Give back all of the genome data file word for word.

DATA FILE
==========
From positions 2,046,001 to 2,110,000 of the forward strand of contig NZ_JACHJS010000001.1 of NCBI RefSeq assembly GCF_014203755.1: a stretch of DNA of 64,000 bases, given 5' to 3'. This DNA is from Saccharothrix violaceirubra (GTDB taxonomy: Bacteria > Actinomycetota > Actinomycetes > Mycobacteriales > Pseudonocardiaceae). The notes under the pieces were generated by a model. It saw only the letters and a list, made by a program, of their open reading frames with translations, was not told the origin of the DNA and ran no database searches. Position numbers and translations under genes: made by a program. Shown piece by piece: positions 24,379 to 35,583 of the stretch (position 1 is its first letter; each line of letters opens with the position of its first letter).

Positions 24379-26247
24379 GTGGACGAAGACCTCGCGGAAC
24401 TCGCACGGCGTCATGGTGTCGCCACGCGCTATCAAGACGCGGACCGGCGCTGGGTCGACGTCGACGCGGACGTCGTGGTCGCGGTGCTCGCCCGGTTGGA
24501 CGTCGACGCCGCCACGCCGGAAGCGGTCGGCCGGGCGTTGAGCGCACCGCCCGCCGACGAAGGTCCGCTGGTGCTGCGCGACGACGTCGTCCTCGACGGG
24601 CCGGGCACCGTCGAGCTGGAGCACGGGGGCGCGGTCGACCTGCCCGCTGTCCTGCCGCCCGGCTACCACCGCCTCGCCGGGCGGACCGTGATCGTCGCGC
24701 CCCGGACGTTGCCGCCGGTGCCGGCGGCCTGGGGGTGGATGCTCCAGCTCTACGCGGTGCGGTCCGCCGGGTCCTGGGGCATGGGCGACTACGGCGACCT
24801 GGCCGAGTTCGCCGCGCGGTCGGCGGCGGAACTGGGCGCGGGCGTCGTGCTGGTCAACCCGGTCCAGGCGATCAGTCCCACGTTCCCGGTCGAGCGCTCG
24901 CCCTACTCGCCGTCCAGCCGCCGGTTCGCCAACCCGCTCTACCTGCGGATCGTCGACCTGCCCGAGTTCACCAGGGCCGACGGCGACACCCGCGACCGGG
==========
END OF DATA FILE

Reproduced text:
From positions 2,046,001 to 2,110,000 of the forward strand of contig NZ_JACHJS010000001.1 of NCBI RefSeq assembly GCF_014203755.1: a stretch of DNA of 64,000 bases, given 5' to 3'. This DNA is from Saccharothrix violaceirubra (GTDB taxonomy: Bacteria > Actinomycetota > Actinomycetes > Mycobacteriales > Pseudonocardiaceae). The notes under the pieces were generated by a model. It saw only the letters and a list, made by a program, of their open reading frames with translations, was not told the origin of the DNA and ran no database searches. Position numbers and translations under genes: made by a program. Shown piece by piece: positions 24,379 to 35,583 of the stretch (position 1 is its first letter; each line of letters opens with the position of its first letter).

Positions 24379-26247
24379 GTGGACGAAGACCTCGCGGAAC
24401 TCGCACGGCGTCATGGTGTCGCCACGCGCTATCAAGACGCGGACCGGCGCTGGGTCGACGTCGACGCGGACGTCGTGGTCGCGGTGCTCGCCCGGTTGGA
24501 CGTCGACGCCGCCACGCCGGAAGCGGTCGGCCGGGCGTTGAGCGCACCGCCCGCCGACGAAGGTCCGCTGGTGCTGCGCGACGACGTCGTCCTCGACGGG
24601 CCGGGCACCGTCGAGCTGGAGCACGGGGGCGCGGTCGACCTGCCCGCTGTCCTGCCGCCCGGCTACCACCGCCTCGCCGGGCGGACCGTGATCGTCGCGC
24701 CCCGGACGTTGCCGCCGGTGCCGGCGGCCTGGGGGTGGATGCTCCAGCTCTACGCGGTGCGGTCCGCCGGGTCCTGGGGCATGGGCGACTACGGCGACCT
24801 GGCCGAGTTCGCCGCGCGGTCGGCGGCGGAACTGGGCGCGGGCGTCGTGCTGGTCAACCCGGTCCAGGCGATCAGTCCCACGTTCCCGGTCGAGCGCTCG
24901 CCCTACTCGCCGTCCAGCCGCCGGTTCGCCAACCCGCTCTACCTGCGGATCGTCGACCTGCCCGAGTTCACCAGGGCCGACGGCGACACCCGCGACCGGG